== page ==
ROCKLAND, Maine — Two parties have expressed interest in either leasing or buying the former city-owned Sea Scout headquarters located adjacent to the waterfront Snow Marine Park.
But the city’s harbor management commission has recommended to the City Council that the property not be sold because of its potential value. The receipt of the recommendation was on the City Council’s Monday night agenda. The council took no action at the Monday night meeting.
The 880-square-foot former Sea Scout building was moved to Snow Marine Park in April 1983 from its location near where Ferry Terminal Park is now located. The city acquired the building 20 years earlier from a former lumber company.
Capt. James Sharp and his wife, Meg Sharp, have asked to purchase the building and the land it sits on as an extension of their Sail, Power & Steam Museum that abuts the building. The couple want to use it as a center to teach youth about sailing.
Mark DiGirolamo, owner of Breakwater Kayak Co. LLC, also has contacted the city about leasing that building for his business.
The harbor commission, however, urged the council not to sell the property. The commission met Dec. 18 to discuss the long-term vision for the property.
The commission concluded that even if the building was not there, the property it sits on is valuable and could be used for parking. The city is working to extend the Harbor Trail to Snow Marine Park and that could increase use of the park. The building could be used to support the park’s operations.
The property also could be used for future construction, the commission stated, since there is little undeveloped land.
The commission pointed out that when the city does sell land, it often does so to generate tax revenues. The sale to a nonprofit corporation would keep it off the tax roll.
“The Sharps want to use the building as a meeting place for young people to drop their books and bags, grab their sails and life jackets, meet with instructors, plan the day’s activities, and head out into the harbor at the museum’s marina,” the commission stated.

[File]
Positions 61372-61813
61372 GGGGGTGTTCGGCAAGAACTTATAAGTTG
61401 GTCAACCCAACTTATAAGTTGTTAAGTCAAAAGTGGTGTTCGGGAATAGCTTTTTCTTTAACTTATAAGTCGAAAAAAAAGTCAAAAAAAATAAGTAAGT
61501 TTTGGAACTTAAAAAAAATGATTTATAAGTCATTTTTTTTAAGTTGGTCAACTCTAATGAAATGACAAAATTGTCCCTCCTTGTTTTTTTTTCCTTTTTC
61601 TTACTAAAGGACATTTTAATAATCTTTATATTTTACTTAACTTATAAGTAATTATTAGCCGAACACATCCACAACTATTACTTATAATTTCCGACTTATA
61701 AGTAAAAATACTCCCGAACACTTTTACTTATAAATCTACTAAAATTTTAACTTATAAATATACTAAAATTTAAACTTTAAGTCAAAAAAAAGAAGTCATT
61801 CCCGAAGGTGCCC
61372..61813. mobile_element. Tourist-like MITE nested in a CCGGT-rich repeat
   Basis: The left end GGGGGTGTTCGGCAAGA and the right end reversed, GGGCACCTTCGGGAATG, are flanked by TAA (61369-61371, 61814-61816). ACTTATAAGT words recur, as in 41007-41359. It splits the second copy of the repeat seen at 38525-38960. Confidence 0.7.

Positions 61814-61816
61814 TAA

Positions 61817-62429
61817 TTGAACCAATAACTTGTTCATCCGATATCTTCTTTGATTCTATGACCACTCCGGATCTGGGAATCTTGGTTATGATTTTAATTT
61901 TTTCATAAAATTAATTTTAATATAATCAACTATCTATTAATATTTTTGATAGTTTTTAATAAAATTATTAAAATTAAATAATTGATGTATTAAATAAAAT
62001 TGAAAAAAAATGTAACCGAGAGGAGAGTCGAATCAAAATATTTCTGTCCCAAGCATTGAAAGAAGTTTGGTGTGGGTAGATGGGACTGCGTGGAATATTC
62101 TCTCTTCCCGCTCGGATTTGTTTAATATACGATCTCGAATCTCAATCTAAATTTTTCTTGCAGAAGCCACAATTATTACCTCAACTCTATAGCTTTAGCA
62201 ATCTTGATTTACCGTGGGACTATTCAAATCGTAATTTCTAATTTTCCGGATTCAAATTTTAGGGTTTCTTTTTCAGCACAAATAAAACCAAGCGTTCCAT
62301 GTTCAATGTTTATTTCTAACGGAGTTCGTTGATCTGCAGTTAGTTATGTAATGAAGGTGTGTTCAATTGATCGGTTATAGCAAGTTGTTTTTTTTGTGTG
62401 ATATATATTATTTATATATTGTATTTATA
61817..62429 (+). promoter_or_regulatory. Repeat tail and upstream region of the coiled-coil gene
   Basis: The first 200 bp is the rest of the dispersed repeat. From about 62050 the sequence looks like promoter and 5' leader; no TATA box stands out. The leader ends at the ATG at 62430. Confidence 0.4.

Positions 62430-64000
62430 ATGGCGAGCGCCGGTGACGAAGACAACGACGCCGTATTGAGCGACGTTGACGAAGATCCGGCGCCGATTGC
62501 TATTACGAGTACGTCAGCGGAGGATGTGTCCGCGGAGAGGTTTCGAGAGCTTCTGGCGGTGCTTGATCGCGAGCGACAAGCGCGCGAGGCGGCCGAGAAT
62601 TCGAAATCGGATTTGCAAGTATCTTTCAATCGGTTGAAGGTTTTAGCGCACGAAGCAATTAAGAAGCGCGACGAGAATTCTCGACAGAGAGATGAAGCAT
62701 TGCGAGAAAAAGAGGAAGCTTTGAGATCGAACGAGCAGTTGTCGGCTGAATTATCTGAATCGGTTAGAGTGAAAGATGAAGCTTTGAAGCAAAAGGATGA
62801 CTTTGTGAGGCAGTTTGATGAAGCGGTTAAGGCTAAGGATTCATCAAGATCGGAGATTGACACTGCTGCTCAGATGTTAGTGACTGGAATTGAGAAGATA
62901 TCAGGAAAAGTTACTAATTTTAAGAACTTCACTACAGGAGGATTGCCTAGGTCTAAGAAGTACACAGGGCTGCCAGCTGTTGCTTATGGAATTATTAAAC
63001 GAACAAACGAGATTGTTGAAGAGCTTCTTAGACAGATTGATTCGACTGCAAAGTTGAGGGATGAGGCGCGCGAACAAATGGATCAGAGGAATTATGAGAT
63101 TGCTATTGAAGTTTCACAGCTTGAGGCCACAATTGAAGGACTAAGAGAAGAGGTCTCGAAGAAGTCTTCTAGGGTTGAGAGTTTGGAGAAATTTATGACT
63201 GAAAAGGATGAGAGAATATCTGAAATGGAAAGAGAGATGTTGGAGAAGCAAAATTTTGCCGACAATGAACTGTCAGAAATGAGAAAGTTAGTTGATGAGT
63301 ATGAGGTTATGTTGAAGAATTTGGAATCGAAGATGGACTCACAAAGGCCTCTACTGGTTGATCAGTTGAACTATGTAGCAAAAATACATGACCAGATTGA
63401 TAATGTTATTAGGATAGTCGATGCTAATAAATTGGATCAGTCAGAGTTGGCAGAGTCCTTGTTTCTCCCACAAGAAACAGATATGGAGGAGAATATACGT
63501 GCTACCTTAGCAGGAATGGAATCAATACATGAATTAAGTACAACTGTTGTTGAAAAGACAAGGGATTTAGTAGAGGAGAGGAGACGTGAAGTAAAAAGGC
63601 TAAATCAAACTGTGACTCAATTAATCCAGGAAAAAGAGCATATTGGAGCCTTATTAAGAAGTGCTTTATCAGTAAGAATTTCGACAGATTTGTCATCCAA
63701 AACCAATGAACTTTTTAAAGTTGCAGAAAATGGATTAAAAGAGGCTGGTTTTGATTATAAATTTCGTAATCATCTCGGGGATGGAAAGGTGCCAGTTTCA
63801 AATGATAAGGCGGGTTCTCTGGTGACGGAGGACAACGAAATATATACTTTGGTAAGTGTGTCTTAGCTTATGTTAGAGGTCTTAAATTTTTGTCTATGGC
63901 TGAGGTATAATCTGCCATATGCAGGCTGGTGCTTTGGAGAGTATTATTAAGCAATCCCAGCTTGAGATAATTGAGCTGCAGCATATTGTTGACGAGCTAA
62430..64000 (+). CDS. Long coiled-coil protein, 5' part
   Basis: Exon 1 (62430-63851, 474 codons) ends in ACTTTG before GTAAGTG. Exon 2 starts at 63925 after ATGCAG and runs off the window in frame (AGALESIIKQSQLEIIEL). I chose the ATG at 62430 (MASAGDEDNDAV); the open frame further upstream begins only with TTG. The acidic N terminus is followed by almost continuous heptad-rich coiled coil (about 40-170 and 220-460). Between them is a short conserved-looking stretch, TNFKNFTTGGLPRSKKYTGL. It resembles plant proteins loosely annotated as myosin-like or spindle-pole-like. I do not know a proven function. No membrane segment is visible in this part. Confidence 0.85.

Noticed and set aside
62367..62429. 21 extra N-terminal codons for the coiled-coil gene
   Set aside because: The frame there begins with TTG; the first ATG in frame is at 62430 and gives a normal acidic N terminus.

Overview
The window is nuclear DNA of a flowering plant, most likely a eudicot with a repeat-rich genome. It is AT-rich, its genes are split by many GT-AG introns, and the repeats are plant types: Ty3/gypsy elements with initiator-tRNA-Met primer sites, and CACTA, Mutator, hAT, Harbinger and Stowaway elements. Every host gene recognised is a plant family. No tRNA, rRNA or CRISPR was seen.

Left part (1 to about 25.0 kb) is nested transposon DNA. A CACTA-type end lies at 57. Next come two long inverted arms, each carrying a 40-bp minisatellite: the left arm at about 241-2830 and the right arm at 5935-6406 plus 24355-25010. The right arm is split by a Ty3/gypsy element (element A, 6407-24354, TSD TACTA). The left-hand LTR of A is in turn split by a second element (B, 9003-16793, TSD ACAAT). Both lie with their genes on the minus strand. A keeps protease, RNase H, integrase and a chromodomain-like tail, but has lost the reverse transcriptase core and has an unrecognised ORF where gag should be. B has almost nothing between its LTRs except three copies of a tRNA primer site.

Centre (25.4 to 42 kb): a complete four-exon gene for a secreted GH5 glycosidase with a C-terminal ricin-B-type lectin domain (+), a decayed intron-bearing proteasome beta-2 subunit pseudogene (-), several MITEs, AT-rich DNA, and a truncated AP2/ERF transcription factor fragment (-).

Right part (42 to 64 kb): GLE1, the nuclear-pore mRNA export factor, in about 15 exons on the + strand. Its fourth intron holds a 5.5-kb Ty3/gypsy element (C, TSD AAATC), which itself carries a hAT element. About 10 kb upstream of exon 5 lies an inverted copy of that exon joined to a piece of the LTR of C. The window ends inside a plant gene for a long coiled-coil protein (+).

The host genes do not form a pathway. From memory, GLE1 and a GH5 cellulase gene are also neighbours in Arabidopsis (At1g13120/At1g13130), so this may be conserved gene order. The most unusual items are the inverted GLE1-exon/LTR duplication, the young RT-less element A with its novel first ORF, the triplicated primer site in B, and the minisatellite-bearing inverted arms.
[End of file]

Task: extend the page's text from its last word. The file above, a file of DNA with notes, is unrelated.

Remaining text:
The Sharps sent a letter to the city on Sept. 3 asking to lease it for $1,500 a year, and followed it up on Nov. 25 with a letter expressing interest in purchasing it for $12,000. In addition, the Sharps would donate $12,000 for completion of the Harbor Trail.
The couple also would donate an anchor and granite foundation to mark the end of the trail.
The Sharps would also build a restroom at the building with access for the public.
“We will also upgrade the building so it will be more in keeping with the surrounding architecture,” they stated.
The Sharps leased the building for a few years starting in 2008 as a food shack but did not seek to renew it a few years ago.
DiGirolamo has operated the kayak guided tours for the past 14 years at different locations on Rockland Harbor.
He said Snow Marine Park is a great place for starting kayak tours because the land and that part of the harbor is less congested than the Harbor Park area of the city.
He is asking the city approval to lease the building and the property it sits on.
“Eventually I would like to include paddleboard tours/rentals, bicycle rentals, kayak rentals, a limited kayak and accessories retail operation, and ice cream/sandwich shop,” he stated.